Incorporating a 'cleanup zone' is one of the many options you will have when you decide to remodel your kitchen. There are a number of reasons to dedicate a separate section of your kitchen to cleaning up. This would require several separate features and appliances, including an entirely separate sink. Why do this? Dish racks, dirty plates and materials can clutter up an otherwise beautiful kitchen design. Additionally, separating the kitchen into multiple zones should be beneficial when it comes to health/sanitary issues. There are many factors to consider when incorporating a second sink, or completely separate 'cleanup zone' in your kitchen, including the size and layout of the space.
Creating a Cleanup Zone
In order for your cleanup sink to function properly, you’ll want to surround it with the proper tools and equipment. First, the sink needs to have counter on both sides — ideally at least 3 feet per side, 2 feet at a minimum. This is necessary so that dirty dishes can move, assembly-line style, from one side to the other. Second, you should place wall cabinets or alternative storage around the sink so that plates and glassware have a home close by.
Third, you definitely want to have the dishwasher next to the cleanup sink, and your trash pullout close at hand. Finally, you should have a drawer nearby for storing silverware.
Once these items surround your cleanup sink, you’ll have created a well-functioning cleanup station — mission control for setting the table and cleaning and putting away the dishes.
What to Consider
Choose Bowl Number
One of the first decisions you’ll want to make about your cleanup sink is whether you want one bowl or two. When everyone washed dishes by hand, double bowls made a lot of sense. But today many people use dishwashers so powerful that rinsing dishes beforehand is not required. If you’re not hand-washing or pre-rinsing, do you really need two bowls?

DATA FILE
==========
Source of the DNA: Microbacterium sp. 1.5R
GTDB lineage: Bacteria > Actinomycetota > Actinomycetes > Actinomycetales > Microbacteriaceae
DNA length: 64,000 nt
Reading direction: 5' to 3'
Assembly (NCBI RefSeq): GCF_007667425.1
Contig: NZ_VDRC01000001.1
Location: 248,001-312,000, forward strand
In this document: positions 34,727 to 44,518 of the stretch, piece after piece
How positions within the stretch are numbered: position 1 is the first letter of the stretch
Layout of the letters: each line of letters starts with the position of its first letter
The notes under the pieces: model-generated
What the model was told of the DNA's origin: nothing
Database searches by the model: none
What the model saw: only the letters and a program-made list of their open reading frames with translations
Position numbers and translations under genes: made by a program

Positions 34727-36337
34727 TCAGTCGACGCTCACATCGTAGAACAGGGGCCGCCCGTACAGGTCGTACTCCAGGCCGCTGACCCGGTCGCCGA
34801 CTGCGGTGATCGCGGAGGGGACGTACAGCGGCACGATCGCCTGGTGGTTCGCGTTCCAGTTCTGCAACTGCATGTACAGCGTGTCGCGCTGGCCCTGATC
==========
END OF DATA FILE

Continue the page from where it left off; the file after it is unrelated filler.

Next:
Single-bowl sinks have a few advantages. They fit large items while taking up a minimum of counter space. They also fit the modern lifestyle, where hand-washing is often done with running water (instead of a full bowl of soapy water followed by a rinse). Single bowls also allow you to choose from the popular apron or farmhouse styles, which are typically just one bowl.
If a double-bowl sink makes the most sense for you — maybe you’ll be hand-washing your grandmother’s china frequently — you may want to consider a model with unequal bowl sizes, as shown in this photo, to get maximum width in the large section.
Create a Clear Path to the Table
The cleanup sink and zone should be relatively close to the primary eating area. Also, the path that dirty dishes take to the cleanup sink should be relatively short and not pass through the cooking prep zone. This makes both setting and clearing the table easier.
Plan for Organized Storage
One benefit of creating a dedicated cleanup sink (and surrounding cleanup zone) is conveniently organized storage. When all bowls, silverware, glasses, cups, plates, napkins and storage containers are housed together in the cleanup zone, every task — from setting the table to unloading the dishwasher — is easier and takes less time.
So be sure you have sufficient cabinetry nearby — whether a traditional cabinet or an alternative, as shown in this kitchen. Here, we wanted to maximize the view but couldn’t give up storage. So instead of placing two wall cabinets on both sides of a tiny window, we used an 8-foot-tall, 2-foot-deep cabinet with rollout shelves. Not only did we make the most of a beautiful view, but we gained storage as well.